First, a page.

Numerous beneficial health effects of tea have been documented in research and studies. But with more than 3,000 varieties of tea out there, are we to assume that these health benefits are the same for black, oolong, green, white tea and herbal infusions?
Read on and you’ll find out!
Leaves that are fermented the most (or the most exposed to oxygen) are classified as black. Green tea leaves are partly processed; oolong tea falls somewhere between black and green; white tea leaves are unprocessed. The requirement to process tea leaves originated from a need to better preserve their taste and freshness many centuries ago.
But what about herbal tea you ask?
Well… it doesn’t come from the same plant at all… So technically, it’s not even ‘tea’!
Health Effects of Tea – Caffeine
In dry form, a kilogram of black tea has twice the caffeine as a kilogram of coffee…
But one kilogram of black tea makes about 450 cups of tea and one kilogram of coffee makes about 100 cups of coffee, so…
There is less caffeine in a cup of tea than in a cup of coffee.
Green teas have less caffeine than black teas, and white teas have even less caffeine than green teas. Oolong teas fall between black and green teas. Herbal tea, because it is not made from the same tea plant, is caffeine-free, naturally.
Here is a graphical representation of their respective caffeine content.
70 – 180 mg
25 – 110 mg
12 – 55 mg
8 – 16 mg
The exact quantity of caffeine in your tea will depend on where the leaves were located on the plant, the location of the plant itself (i.e., country, type of soil, etc.), the way the leaves were processed and the recipe you used to make your cup of tea (i.e., the water-to-tea ratio and steeping time).
So, I can’t really give you an exact number as to how many milligrams of caffeine you’re ingesting, but the previous information should be helpful. Contact the manufacturer if you need more precise information or learn how you can make decaf tea out of regular tea.
Beneficial Health Effects of Tea
- Stimulate mental clarity
- Reduce the risk of certain cancers
- Reduce the risk of heart disease
- Lower blood sugar levels
- Help prevent viral infections
- Help prevent bad breath
- Help prevent tooth decay
Also, because tea requires its water to be boiled, drinking tea is safer than drinking water!
Detrimental Health Effects of Tea
Some people may not react well to drinking too much tea.
If you suffer from fibrocystic disease or have high blood pressure, you shouldn't ingest too much caffeine.
Tea is better than coffee, but it still contains caffeine.
If you need to decrease the amount of caffeine in your tea, you can buy decaf tea or make a “second cup”. Here’s how to make your own decaf tea at home:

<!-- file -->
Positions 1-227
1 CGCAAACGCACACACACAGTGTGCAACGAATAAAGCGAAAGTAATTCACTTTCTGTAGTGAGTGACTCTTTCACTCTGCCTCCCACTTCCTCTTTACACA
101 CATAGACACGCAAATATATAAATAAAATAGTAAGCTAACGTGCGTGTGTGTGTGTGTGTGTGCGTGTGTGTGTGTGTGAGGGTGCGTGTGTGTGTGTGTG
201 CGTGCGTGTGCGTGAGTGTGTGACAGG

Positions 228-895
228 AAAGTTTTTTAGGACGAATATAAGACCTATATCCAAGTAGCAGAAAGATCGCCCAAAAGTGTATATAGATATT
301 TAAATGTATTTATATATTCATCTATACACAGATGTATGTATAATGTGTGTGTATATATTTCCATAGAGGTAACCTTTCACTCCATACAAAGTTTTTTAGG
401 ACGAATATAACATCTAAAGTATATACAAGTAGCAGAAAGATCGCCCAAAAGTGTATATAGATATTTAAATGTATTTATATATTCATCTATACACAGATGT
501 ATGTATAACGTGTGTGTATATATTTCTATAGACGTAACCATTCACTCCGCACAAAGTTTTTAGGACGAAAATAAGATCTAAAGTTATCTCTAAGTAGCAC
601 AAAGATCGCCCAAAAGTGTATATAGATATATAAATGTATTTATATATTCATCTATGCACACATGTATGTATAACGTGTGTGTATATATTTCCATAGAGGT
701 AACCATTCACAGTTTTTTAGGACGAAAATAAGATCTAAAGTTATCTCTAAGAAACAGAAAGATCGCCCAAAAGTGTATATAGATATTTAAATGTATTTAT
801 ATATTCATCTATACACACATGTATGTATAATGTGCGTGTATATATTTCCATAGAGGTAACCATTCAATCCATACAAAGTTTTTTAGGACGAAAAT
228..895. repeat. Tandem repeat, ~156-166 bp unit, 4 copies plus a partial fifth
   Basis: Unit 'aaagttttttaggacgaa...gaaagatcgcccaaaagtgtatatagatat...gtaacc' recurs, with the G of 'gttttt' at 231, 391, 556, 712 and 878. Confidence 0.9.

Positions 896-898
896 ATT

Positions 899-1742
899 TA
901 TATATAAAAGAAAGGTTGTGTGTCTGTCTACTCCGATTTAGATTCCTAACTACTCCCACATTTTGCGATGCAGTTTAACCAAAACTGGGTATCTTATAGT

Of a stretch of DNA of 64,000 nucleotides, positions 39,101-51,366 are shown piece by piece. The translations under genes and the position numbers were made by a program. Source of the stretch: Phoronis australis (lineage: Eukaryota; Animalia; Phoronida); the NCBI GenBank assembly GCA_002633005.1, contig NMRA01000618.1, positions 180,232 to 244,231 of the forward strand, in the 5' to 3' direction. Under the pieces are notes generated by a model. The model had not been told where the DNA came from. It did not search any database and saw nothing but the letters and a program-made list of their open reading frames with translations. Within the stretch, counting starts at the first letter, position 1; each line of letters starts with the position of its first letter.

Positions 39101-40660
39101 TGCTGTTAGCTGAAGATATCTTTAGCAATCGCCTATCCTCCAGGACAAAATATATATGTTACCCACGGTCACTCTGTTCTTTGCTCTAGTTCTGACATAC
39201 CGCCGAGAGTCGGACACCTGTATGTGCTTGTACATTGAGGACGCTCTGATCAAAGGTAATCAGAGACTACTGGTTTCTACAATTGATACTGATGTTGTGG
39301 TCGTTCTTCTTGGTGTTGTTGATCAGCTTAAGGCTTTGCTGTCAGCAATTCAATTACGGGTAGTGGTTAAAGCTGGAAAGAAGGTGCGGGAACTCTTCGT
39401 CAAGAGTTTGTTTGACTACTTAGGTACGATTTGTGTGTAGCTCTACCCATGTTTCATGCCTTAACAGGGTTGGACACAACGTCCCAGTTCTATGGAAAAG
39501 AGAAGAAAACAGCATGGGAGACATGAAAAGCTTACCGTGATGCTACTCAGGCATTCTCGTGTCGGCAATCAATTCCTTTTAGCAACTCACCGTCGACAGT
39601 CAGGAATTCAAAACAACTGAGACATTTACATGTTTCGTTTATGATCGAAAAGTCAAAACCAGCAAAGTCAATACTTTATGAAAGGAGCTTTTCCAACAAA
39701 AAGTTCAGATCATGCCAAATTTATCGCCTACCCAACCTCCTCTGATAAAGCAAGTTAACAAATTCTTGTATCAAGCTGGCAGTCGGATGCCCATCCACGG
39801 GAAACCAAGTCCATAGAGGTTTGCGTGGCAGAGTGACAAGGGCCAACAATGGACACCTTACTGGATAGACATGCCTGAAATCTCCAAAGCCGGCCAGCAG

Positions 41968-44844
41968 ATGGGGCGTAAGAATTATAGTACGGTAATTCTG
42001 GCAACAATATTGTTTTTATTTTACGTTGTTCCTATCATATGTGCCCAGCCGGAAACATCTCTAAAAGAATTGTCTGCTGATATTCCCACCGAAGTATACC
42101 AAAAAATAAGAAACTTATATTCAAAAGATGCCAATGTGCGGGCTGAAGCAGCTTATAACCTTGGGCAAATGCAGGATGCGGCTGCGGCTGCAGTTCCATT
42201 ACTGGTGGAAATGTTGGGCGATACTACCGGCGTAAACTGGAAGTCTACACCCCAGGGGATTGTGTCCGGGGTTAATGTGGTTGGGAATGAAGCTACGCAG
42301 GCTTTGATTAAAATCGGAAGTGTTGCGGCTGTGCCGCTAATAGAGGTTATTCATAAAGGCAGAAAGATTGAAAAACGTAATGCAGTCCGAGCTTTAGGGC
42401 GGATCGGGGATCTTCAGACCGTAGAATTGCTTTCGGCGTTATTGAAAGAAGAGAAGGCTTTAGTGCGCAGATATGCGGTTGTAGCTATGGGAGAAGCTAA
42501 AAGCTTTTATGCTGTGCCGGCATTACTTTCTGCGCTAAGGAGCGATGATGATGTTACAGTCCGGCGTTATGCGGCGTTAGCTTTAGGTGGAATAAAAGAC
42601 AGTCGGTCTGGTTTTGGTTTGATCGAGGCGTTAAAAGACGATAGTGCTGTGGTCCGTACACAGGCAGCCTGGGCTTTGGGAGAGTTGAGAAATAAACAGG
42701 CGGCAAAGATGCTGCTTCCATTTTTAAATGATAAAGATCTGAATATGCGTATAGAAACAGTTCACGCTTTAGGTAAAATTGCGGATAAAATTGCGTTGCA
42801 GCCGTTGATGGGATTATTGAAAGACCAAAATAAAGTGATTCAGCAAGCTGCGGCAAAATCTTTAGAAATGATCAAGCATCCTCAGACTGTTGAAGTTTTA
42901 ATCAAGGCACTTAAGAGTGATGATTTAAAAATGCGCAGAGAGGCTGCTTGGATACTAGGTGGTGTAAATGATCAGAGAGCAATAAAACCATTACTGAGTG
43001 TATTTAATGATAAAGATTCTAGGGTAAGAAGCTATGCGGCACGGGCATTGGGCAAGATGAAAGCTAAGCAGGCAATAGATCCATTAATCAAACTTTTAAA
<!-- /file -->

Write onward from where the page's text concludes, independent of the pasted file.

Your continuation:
- Make yourself a cup/pot and let it steep as you would normally do.
- Discard the water (your actual tea).
- Reuse the same tea leaves/tea bag to make a second cup/pot. This second pot/cup will contain significantly less caffeine than the first pot.
If you’re actively trying to limit your caffeine intake but still want to drink tea, your best options are decaf, white and green teas, which have less caffeine than oolong and black teas.
Polyphenols and Their Benefits
Polyphenols (also called tannins) are present in all tea leaves but they’re more concentrated in young buds and leaves. Polyphenols give the tea its color and pungency. By fermenting the leaves, some of the polyphenols are oxidized and become soluble in water. These water-soluble tannins give a darker color to the tea.
Polyphenols that aren’t oxidized (i.e., those in green tea) give tea its pungency. This is why green tea isn’t dark but can be more bitter. This is a general rule, so there are exceptions, of course…
Unfermented oils present in green teas can help digestion. During fermentation, some naturally occurring oils can also ferment and the resulting flavor of the brewed tea can include a combination of both unfermented and fermented oils that evaporate once in contact with hot water.
It’s why you should cover your tea while steeping it.
Maximize the Beneficial Health Effects of Your Tea
To reap the maximum benefits from your cup of tea, you should keep your stash in the right conditions.
Typical shelf life for green/white tea is about 6 months, and up to a few years for oolong and black teas. Keep in mind that pellets or twisted leaves last longer than flat exposed leaves. Keep your tea in a cool, dry and dark place, and in an airtight container.
More Information About Tea and Healthy Drinks
You can read more interesting facts about tea here.
Consult the sidebar (located on the right or below) to view a list of articles that cover the health benefits associated with specific tea types, along with recipes for chai tea, and several herbal tisanes or infusions.
You may also be interested in learning more about juicing, especially the benefits of wheatgrass juicing.